# Bumping Airlines

Out of 615 million airline passengers last year, half a million were bumped from flights. 9 out of 10 of those were voluntary. What percentage of all booked passengers were involuntarily bumped from a flight?

Yes, I had fun at the expense of United Airlines’ most recent viral embarrassment, but I had two serious questions that I needed answered:

1. Should I change my air travel habits?
2. How many of my Algebra 2 students could correctly answer this question?

I had my class answer both questions for me. I started class by handing them the prompt and this now famous video clip:

I then shared what I learned about the law in regards to this incident. United Airlines and law enforcement officials were legally in the right to remove the passenger from the plane. When overbooked, an airline has the right to randomly bump passengers, but they must first offer an adequate incentive for volunteers, which United did. These regulations are in the contract rules that we all agree to, but never read, when buying an airline ticket. The law also states that any passenger must comply with directions given by airline personnel or law enforcement officers. Since the unfortunate gentleman on the plane resisted the directions of the authorities, the airline and the police had the legal right to forcibly remove him.

It was the third part of the law, however, that was the most disconcerting for me. If an airline involuntarily bumps you, they must guarantee your arrival at your intended destination within 24 hours. But that is not good enough for me. I often travel to places where I am expected to be working with teachers early the next morning. A 24-hour delay would be far too late. So my new burning question is: Should I leave greater leeway in time when I am traveling? That is what I needed to answer. The students helped me think through it.

Nine out of 10 voluntarily bumped means only 10% of the 500,000 bumped passengers, or 50,000 passengers were removed involuntarily. That 50,000 out of 615 million is a whopping 0.008% of all booked passengers last year. So what does that mean in terms of my flight habits? How many times would I have to fly in order to expect being bumped at least once? 0.008% of what number equals one (1 = 0.00008x)? It turns out that I would need to fly 12,500 times. In over 40 years of an active adult travel life, I would have to board a plane nearly every day of my life to expect this to happen. Of course, probably and possibility are utterly different, so I could be bumped on my next flight, but I am not ready to start adding an extra day to every travel trip for such a small chance.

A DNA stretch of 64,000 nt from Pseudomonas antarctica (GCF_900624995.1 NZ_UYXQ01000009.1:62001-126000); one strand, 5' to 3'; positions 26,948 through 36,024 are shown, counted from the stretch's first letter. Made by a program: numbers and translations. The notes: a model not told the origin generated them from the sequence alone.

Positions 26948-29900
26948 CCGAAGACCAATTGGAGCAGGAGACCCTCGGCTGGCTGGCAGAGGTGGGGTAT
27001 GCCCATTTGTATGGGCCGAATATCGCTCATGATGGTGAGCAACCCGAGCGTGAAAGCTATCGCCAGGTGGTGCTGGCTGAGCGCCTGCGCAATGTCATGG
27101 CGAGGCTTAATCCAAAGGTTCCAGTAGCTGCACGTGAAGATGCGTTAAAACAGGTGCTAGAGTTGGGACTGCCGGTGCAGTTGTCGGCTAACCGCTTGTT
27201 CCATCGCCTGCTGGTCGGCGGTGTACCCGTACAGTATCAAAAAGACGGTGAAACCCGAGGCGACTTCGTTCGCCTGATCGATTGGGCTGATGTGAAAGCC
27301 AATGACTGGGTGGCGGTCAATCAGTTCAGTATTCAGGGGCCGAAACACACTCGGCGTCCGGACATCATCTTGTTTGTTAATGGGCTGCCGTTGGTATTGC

So how did my students do with this calculation? My prediction of one student was an underestimation. Five actually calculated correctly, with 3 others getting close, showing appropriate work. Why was such a simple math topic (calculating percentage) such a challenge for a group of 15 & 16 year olds? In talking with the students, I came to realize that this was the classic case of “making sense of problems.” There were multiple layers in unpacking the prompt,  as well as the added layer of interpreting such a small fraction of a single percentage point and the need to make a decision based on that numerical interpretation.

It is noteworthy to reveal that I gave this problem to four adults. All four answered correctly (0.008%), and all four struggled to make sense of what was being asked.

So how do we get students more proficient at making sense of problems that require basic math? Easy. We pose those problems more often. Which I intend to do.

# The Election Pollsters Still Got It Right

There has been a great deal of Monday morning quarterbacking about how the 2016 Presidential election polls “got it all wrong.” Radio pundits like KFI’s John and Ken have been claiming that pollsters obviously don’t know what they are doing. There are three points to consider here.